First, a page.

Kris Peter’s catches up with 1927 front man Eric Weiderman ahead of their show at the Vertigo Bar in Cairns on May 23 & 24.
1927 have been a mainstay in the Australian music scene for North of 25 years. Although they have had four albums (including the recently released Generation – I) and two best of CD’s, the band is best remembered for their 1988 debut album ……ish, which won a slew of awards and spawned the hit singles, ‘That’s When I Think of You’, ‘If I Could’ and ‘Compulsory Hero’, all of which are still on rotation on music stations nationally.
After an extended hiatus from the late 1990’s until 2009, the group disbanded and it wasn’t until a friend suggested a bit of a reunion for the then upcoming 20th anniversary of ……ish that vocalist Eric Weiderman thought seriously about getting the band back together
“It was one of those moments where the planets aligned,” he explained. “The ……ish album was about to turn 20 years old and a friend of mine suggested we should get back together and do a bit of a tour and see what happens and that’s pretty much what we did back in ’99 and it’s been going ever since.”
There is a good reason why the above – mentioned songs have survived on rotation and in people’s minds all these years, and it is the secret to writing a good song. While most songs these days are poppy, catchy, throwaway pieces of music, songs like ‘Compulsory Hero’ and it’s war tinged themes still resonate as strongly in today’s society as they did when they were released, and while Eric is thrilled to have hit the right note with people, so to speak, he is also quick to point out that he had no inkling of the future longetivity of these songs when they were first recorded.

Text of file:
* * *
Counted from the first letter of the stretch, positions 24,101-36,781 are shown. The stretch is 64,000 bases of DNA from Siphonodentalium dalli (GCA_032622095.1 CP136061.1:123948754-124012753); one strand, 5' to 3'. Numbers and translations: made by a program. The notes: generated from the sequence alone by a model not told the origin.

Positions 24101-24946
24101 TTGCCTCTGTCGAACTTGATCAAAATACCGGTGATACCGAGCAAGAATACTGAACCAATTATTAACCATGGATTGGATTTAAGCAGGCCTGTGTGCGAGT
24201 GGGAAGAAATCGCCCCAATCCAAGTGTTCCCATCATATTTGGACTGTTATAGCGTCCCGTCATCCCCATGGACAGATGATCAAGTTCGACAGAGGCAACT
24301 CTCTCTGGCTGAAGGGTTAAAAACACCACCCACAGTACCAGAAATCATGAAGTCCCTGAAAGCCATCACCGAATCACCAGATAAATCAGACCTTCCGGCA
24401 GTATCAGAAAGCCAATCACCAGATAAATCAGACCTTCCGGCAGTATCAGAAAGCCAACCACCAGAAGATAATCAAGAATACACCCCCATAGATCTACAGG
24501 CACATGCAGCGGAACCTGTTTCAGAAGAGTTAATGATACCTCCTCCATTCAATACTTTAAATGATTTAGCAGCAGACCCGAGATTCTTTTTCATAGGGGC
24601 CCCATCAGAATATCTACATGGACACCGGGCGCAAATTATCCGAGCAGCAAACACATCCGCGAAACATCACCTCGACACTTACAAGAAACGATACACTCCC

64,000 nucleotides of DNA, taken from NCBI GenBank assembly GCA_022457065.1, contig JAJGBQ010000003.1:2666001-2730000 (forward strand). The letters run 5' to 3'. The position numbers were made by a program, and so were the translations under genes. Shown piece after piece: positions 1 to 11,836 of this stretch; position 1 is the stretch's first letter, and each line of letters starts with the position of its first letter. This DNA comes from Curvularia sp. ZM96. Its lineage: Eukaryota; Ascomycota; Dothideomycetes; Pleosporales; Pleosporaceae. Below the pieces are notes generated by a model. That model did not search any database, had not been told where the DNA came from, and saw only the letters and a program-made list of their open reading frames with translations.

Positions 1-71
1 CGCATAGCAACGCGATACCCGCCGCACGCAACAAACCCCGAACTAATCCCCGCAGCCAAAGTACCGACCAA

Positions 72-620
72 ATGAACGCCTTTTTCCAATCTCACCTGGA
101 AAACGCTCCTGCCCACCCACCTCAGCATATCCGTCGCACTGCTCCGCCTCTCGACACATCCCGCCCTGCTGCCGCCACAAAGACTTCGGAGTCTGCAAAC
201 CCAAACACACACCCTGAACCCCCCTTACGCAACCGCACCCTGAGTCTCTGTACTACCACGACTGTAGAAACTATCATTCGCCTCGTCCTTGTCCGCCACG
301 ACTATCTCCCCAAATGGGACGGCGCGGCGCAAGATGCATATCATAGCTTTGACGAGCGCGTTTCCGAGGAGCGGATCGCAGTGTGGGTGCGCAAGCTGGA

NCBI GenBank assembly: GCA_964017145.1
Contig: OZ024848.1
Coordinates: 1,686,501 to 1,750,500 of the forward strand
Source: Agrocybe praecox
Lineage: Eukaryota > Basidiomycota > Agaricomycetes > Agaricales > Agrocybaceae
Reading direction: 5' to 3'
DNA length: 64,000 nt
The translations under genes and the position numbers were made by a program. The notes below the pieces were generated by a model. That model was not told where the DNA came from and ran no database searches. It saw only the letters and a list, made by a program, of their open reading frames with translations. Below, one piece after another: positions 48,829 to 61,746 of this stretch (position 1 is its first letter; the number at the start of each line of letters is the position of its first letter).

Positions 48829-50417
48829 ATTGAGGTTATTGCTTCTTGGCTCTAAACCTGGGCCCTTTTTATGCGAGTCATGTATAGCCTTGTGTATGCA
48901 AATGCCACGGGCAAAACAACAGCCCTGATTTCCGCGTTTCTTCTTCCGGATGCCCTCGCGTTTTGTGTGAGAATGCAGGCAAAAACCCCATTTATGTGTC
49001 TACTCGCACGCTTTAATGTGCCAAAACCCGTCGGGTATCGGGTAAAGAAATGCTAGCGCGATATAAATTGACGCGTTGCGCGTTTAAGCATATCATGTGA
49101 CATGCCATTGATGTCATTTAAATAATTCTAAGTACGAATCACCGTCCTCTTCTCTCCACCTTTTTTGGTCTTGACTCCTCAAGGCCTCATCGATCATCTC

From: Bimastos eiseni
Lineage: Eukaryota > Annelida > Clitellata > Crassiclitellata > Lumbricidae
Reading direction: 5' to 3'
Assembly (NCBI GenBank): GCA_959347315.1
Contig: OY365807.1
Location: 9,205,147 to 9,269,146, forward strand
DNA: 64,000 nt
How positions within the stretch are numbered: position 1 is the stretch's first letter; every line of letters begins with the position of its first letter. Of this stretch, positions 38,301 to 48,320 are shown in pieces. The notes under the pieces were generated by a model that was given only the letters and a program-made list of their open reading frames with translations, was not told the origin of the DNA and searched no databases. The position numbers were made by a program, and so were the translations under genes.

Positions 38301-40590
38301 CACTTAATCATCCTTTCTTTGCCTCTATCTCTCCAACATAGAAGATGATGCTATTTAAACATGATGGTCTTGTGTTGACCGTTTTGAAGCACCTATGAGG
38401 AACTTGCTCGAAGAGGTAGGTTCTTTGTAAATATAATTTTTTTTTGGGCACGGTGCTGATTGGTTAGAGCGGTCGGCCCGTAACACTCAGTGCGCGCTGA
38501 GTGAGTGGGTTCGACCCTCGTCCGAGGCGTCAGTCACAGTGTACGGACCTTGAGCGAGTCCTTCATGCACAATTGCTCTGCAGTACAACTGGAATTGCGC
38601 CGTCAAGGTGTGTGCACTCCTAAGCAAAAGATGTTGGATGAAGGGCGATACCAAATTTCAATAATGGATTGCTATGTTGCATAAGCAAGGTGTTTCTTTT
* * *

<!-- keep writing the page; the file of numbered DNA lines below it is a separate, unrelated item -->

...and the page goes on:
“God no,” he stressed. “Personally speaking, I was just stoked to be making a record but we had no idea first of all that it was going to be successful and secondly, it would still be getting played today. It’s pretty crazy. Songs are just like poetry. I think if you try and write something with anything other than that in mind…… I don’t actually know if you could do it really.”
Music has seen many changes since 1927 first came on the scene, and although Eric is excited to be back in the industry again, he is also a little apprehensive about the current state of the industry.
“I think these days all bands sound like the last few bands that came out,” he said. “You’ve got all these genres like R & B, pop and rap, but they all sound the same to me. Occasionally there’s a band that comes out that has that unique sound that makes them stand out from everybody else but most bands just churn out the same radio friendly formula rubbish. To be honest I really don’t know where 1927 fits these days in musical terms because I think we kind of rely on the fact that we’ve been around for a while but you can’t try to compete with what’s new these days because it’s just not the same kind of music any more.”
Throughout it all though, Eric seems just happy that his band is out there playing to audiences and being a part of the music world again. “To be honest, just to be part of the whole thing is the biggest thrill of music. The awards and all of that kind of thing are good but it’s just exciting to be able to make music and have people enjoy listening to it again.”
1927 play at the Vertigo Bar at the casino Friday May 23rd and Saturday May 24th. Entry is free